SIMON RAYNER
Newcastle under Lyme, Staffordshire

Jailed drivers

Sir: You report "More drivers than burglars jailed" (22 January). About 10 persons are killed on Britain's roads every day. Over 31 million people have driving licences. Barely 15,000 drivers were jailed last year. Fewer than one in 2,000 motorists was sent to jail. Three times in the past 20 years my house has been burgled. The loss and distress were somewhat ameliorated by my insurance. If I or my family had been knocked down by an uninsured driver, the injury would have been more painful, the recompense nil.

DONAL KENNEDY
London N13

True accounts

Sir: As an accountant, I ought to object to the suggestion that an accounting error caused British Vita to be less profitable (Business, 21 January). Accounts are only a measurement of performance. The lower profits were already there, caused by other factors, and the accounting error merely prevented the true position from being known about when it should have been.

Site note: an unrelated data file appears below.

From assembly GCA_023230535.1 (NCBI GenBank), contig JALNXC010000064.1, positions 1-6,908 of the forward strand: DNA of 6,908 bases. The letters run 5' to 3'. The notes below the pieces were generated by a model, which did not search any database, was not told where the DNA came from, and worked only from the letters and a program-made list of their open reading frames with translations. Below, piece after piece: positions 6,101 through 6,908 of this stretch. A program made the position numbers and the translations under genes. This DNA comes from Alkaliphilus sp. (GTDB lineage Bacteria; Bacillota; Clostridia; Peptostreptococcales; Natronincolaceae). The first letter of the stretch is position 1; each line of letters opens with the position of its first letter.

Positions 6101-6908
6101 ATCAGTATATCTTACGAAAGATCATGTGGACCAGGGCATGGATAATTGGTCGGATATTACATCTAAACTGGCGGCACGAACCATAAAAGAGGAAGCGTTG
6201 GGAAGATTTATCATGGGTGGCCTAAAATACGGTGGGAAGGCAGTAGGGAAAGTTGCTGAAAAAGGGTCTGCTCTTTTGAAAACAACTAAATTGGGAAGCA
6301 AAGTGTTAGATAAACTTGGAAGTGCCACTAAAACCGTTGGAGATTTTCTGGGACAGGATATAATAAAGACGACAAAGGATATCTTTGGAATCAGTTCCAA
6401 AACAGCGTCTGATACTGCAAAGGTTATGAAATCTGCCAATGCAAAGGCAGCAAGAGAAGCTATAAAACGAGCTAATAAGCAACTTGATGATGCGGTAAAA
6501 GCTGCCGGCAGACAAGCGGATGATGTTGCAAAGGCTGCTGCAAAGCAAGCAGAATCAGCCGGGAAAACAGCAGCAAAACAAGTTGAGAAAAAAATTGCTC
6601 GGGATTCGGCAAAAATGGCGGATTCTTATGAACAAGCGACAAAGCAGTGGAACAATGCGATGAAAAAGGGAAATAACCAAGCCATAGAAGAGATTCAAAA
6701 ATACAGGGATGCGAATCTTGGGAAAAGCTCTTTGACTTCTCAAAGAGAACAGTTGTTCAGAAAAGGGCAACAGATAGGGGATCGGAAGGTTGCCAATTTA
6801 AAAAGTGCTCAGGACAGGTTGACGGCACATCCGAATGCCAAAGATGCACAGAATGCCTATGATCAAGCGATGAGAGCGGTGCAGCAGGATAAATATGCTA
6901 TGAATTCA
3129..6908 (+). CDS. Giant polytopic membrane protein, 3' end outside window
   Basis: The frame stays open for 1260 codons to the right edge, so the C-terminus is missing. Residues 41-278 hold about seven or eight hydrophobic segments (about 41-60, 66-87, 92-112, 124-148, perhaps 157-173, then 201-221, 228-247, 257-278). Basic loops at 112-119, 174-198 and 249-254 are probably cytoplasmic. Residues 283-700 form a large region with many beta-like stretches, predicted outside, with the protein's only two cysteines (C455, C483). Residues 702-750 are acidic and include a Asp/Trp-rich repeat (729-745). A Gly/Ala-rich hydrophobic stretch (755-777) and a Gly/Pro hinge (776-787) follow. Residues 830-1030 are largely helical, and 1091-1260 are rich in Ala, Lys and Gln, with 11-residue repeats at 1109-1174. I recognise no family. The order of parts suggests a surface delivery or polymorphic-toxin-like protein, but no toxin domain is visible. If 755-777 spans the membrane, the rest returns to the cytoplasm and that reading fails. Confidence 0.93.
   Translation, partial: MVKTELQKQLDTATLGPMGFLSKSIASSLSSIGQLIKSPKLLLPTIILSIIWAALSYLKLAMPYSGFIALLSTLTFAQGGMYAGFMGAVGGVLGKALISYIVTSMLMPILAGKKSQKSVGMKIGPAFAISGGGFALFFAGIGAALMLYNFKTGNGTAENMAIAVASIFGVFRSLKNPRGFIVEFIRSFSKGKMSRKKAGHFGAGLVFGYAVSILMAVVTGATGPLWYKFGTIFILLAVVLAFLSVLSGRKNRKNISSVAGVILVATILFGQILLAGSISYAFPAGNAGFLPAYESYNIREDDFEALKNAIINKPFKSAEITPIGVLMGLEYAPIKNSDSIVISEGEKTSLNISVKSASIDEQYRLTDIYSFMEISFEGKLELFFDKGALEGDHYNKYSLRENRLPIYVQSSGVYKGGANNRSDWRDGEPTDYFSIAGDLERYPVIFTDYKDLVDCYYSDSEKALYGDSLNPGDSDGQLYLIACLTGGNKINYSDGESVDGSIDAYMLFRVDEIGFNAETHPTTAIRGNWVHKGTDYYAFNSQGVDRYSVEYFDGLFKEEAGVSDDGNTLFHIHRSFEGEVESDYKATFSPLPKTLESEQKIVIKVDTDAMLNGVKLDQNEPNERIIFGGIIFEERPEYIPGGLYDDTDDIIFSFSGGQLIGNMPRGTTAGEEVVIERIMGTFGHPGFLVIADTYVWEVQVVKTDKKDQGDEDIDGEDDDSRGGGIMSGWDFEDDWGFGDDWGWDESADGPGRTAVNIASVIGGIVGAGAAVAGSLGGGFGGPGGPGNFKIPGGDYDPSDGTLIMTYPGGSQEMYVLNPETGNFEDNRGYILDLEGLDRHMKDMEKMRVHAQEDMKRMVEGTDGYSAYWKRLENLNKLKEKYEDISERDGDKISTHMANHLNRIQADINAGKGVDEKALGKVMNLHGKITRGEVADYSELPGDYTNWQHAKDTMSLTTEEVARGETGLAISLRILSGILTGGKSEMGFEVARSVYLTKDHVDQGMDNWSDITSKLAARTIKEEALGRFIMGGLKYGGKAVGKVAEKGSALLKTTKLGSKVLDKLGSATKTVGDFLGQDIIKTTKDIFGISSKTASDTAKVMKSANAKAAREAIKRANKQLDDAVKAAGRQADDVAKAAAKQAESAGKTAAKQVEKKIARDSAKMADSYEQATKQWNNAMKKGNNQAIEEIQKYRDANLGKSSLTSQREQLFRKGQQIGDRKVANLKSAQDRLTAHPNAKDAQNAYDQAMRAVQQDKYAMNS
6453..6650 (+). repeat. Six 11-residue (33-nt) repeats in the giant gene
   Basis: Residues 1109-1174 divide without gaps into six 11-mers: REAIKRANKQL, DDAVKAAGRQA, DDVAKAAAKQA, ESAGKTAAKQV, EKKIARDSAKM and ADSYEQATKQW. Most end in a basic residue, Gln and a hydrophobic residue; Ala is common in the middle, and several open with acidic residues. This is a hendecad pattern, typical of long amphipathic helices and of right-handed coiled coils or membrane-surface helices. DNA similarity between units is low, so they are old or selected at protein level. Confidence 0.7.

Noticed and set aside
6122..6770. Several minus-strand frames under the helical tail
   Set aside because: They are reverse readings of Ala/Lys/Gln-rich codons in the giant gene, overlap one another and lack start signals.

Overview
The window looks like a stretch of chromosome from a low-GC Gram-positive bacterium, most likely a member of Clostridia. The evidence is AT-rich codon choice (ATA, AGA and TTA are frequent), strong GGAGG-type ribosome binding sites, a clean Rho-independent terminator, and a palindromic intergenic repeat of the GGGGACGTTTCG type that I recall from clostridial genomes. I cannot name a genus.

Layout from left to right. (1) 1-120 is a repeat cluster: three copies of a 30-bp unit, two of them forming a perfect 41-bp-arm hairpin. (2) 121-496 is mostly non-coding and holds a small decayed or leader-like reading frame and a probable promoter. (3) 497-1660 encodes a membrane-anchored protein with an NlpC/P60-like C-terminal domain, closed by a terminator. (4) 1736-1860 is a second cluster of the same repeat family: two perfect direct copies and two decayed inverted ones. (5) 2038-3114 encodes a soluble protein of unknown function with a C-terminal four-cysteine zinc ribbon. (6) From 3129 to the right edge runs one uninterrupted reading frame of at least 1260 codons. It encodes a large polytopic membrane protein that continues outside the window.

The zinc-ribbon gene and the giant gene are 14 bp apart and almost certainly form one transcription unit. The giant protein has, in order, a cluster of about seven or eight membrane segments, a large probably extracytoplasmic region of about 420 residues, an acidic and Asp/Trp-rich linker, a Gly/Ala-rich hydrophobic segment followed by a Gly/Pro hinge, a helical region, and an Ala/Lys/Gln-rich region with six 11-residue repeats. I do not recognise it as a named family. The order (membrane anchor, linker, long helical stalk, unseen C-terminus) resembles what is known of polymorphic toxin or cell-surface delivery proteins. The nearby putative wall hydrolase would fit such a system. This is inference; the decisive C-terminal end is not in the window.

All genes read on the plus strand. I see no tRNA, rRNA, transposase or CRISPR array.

A M J BALL
Sheffield

GM herbicide

Sir: Contrary to what Joan Ruddock stated (letter, 22 January), the herbicide regime used in genetically modified herbicide tolerant maize does not involve atrazine. Furthermore, the Advisory Committee on Releases to the Environment recommended that a condition be placed on the future consent for GMHT maize to ensure that herbicide management be limited solely to the chemical that is used in practice, glufosinate ammonium, applied at a maximum rate limited to that maximum employed in the Farm Scale Evaluations.

Professor JOE N PERRY
Plant and Invertebrate Ecology Division, Rothamsted Research,
Harpenden, Hertfordshire

Missing weapons

Sir: If the student Samantha Marson faces jail for making a false declaration regarding non-existent bombs, where does that place our esteemed leader and his pal President Bush?

JANUSZ TYSZKIEWICZ
Berkhamsted, Hertfordshire